Category Archives: 2012/05

My Two Cents, Giving Jack Kirby His Due

With the release of the blockbuster movie “The Avengers” there has been a renewed focus on Jack Kirby and Marvel. It is not surprising that fans of Jack Kirby would continue to complain about how little he received for his part in the creation of the Marvel universe compared to how much the company benefited. The discussion has even made it into the more popular media. This is a good thing because you do not have to be a Kirby Cultists to believe an injustice has been done. And it is not just about the money. Yes the various movies have included mentioning Kirby but always towards the end of the closing credits. Open any Marvel comic today and you will only see credit for Kirby as a creator in Captain America (and that thanks to Joe’s Simon’s last legal battle with Marvel).

While I am pleased that there is renewed attention to how Kirby was treated (and how his estate continues to be treated) I am always a little perplexed about some of the response. Perplexed but not surprised. Logically one might think that the opposite of the Kirby Cultists would be Lee Cultists but such is not the case. I do not think I have ever come across a fan of Stan Lee who was not a fan of Kirby as well. No the other extreme is occupied by comic book fans with rather puzzling motivations. I never truly understood their position because none of them seem to be able to provide an explanation that is remotely logical. For example take the recent posting by Scott Kurtz (Where Credit is Due). I will not provide a rebuttal of Kurtz’s arguments. One valiant attempt to refute Kurtz has appeared (Scott Kurtz is still Scott Kurtz) but I think even that writer would agree that he did not cover all of Kurtz’s points. Not because of the soundness of Kurtz’s arguments but rather of the over abundance of inaccurate, inconsistent and illogical claims. I have no idea were the vitriol from Kurtz and the ilk comes from but it certainly is not supported by their writings. Which leaves me to believe that their anger comes from some other source that they either do not recognize or want to publicly acknowledge.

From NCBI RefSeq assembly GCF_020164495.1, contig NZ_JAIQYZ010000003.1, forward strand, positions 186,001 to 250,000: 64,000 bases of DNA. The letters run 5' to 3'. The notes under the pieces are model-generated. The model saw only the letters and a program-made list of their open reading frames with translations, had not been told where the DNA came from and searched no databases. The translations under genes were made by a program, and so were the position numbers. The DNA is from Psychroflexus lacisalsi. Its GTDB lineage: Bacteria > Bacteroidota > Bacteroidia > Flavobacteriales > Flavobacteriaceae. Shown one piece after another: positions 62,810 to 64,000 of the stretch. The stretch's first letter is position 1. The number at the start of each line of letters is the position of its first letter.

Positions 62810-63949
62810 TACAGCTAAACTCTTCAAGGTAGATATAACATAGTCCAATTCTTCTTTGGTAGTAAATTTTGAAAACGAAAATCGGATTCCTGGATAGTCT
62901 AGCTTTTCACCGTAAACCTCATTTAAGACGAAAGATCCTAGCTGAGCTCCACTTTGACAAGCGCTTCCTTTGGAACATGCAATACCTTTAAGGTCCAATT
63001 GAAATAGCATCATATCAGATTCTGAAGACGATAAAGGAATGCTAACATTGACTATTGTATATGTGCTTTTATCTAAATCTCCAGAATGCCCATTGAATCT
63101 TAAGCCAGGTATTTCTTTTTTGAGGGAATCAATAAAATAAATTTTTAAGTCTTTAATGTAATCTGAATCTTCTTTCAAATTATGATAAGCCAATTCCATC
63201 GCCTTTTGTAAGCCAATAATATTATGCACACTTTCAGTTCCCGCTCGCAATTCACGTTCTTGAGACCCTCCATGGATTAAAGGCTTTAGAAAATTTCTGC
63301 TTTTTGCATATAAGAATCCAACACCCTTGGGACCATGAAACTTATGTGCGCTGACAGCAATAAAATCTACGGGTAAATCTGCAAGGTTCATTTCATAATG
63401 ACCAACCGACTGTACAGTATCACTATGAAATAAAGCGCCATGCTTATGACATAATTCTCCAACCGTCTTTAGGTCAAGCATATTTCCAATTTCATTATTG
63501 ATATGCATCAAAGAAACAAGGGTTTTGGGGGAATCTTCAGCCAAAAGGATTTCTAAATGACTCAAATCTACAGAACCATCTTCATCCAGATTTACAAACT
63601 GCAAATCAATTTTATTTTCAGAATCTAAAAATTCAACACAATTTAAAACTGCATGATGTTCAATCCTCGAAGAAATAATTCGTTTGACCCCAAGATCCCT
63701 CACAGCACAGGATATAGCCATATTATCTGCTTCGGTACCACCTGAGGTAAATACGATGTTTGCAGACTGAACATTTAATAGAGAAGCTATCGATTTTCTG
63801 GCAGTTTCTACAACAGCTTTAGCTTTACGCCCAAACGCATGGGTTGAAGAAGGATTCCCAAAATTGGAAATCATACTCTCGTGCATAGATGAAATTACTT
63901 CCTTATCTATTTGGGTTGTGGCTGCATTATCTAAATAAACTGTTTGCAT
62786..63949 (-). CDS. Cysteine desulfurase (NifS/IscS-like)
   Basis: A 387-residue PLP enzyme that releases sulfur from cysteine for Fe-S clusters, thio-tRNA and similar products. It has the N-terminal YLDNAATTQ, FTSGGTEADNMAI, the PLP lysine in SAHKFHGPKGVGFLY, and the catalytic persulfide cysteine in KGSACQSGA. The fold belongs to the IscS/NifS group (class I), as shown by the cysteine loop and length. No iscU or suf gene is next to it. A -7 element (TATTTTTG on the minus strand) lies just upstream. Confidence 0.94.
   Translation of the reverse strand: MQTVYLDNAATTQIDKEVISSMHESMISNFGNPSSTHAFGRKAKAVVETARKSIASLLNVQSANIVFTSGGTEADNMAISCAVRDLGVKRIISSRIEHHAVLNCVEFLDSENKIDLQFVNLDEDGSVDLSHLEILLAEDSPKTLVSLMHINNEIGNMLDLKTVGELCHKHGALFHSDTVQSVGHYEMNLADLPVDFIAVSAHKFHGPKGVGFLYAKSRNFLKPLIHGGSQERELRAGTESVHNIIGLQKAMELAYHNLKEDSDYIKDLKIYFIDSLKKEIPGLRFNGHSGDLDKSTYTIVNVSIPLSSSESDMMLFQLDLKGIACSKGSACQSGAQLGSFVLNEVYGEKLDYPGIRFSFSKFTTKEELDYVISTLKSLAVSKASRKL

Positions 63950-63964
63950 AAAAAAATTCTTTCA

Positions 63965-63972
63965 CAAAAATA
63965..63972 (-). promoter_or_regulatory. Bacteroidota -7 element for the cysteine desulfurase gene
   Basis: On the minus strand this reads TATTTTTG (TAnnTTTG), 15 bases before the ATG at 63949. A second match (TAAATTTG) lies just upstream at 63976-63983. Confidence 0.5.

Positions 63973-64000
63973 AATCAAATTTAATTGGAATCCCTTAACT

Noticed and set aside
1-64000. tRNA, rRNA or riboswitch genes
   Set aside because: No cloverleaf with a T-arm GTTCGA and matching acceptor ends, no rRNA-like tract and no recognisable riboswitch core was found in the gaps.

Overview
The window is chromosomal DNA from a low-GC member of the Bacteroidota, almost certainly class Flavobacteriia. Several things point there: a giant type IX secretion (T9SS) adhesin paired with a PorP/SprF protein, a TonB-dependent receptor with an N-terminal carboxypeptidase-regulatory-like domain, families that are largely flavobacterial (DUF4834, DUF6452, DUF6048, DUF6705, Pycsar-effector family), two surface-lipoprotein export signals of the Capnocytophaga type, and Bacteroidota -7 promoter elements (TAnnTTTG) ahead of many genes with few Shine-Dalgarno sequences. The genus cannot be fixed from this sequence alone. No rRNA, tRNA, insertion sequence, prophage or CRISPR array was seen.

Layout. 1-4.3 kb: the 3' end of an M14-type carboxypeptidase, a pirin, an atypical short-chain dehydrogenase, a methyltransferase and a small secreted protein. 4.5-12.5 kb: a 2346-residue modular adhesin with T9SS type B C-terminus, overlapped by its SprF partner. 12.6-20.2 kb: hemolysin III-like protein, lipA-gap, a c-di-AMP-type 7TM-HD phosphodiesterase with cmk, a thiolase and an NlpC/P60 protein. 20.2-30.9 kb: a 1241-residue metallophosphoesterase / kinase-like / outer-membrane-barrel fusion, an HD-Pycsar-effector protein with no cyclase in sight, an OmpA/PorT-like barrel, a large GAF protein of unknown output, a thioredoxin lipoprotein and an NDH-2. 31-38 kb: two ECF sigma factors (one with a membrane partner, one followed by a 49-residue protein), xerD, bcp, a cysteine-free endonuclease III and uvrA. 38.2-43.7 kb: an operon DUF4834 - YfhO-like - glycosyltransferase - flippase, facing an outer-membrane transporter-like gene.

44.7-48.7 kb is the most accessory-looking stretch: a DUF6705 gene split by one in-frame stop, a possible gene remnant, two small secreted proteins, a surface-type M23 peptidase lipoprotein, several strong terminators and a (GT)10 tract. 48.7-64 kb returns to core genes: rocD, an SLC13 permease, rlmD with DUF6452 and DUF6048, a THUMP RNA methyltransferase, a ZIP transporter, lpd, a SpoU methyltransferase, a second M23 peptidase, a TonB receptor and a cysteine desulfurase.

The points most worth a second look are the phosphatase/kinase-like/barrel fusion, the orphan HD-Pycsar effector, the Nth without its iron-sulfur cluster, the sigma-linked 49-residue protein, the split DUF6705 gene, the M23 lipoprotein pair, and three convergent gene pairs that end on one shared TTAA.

Harvey Horror: Alarming Tales #1

Harvey released a new title, Alarming Tales, with a cover date of September 1957. This is the same month that Black Cat Mystic #59 was released. Both titles covered the same genre, horror and science fiction. In fact the cover story for Alarming Tales #1 (“Donnegan’s Daffy Chair”) was originally intended to be used in Black Cat Mystic #59 (as shown by the original art for an used cover). Since both titles were bimonthly publications, it was unusual that they would have the same schedule. Normally such similar comics would alternate months (such as Simon and Kirby’s Young Romance and Young Love did). The original art for the unused cover of Black Cat Mystery #59 has a July cover date so perhaps the original intent was for alternating months but something delayed it.


Alarming Tales #1 (September 1957) pencils by Joe Simon and Jack Kirby

I had previously credit the cover art for AT #1 to Joe Simon alone but I now realize that the art is a “Frankenstein” made from different pieces of art. It was not that unusual for Joe to piece together different art (see Cover for Alarming Tales #2, My Third Attribution Attempt). In this case that lower portion came from art that Jack Kirby drew while the upper portion was done by Simon. I suspect that the original art that Kirby made included a figure in a fly chair very much like the one in the actual story. That is the way that the unused cover for BCM #59 was done. That included goggles that covered the figure’s eyes. Such an depiction would fit the story but Joe probably felt (and I agree) that the cover would be more dramatic with the full face exposed. The portion of the art that Simon did was done on a craft tint board with irregularly shaped dots that sometimes is referred to as a mezzotint pattern. Lines were then “inked” over this with a pen to provide interesting dotted lines.


Alarming Tales #1 (September 1957) “Contents”, pencils by Joe Simon and Jack Kirby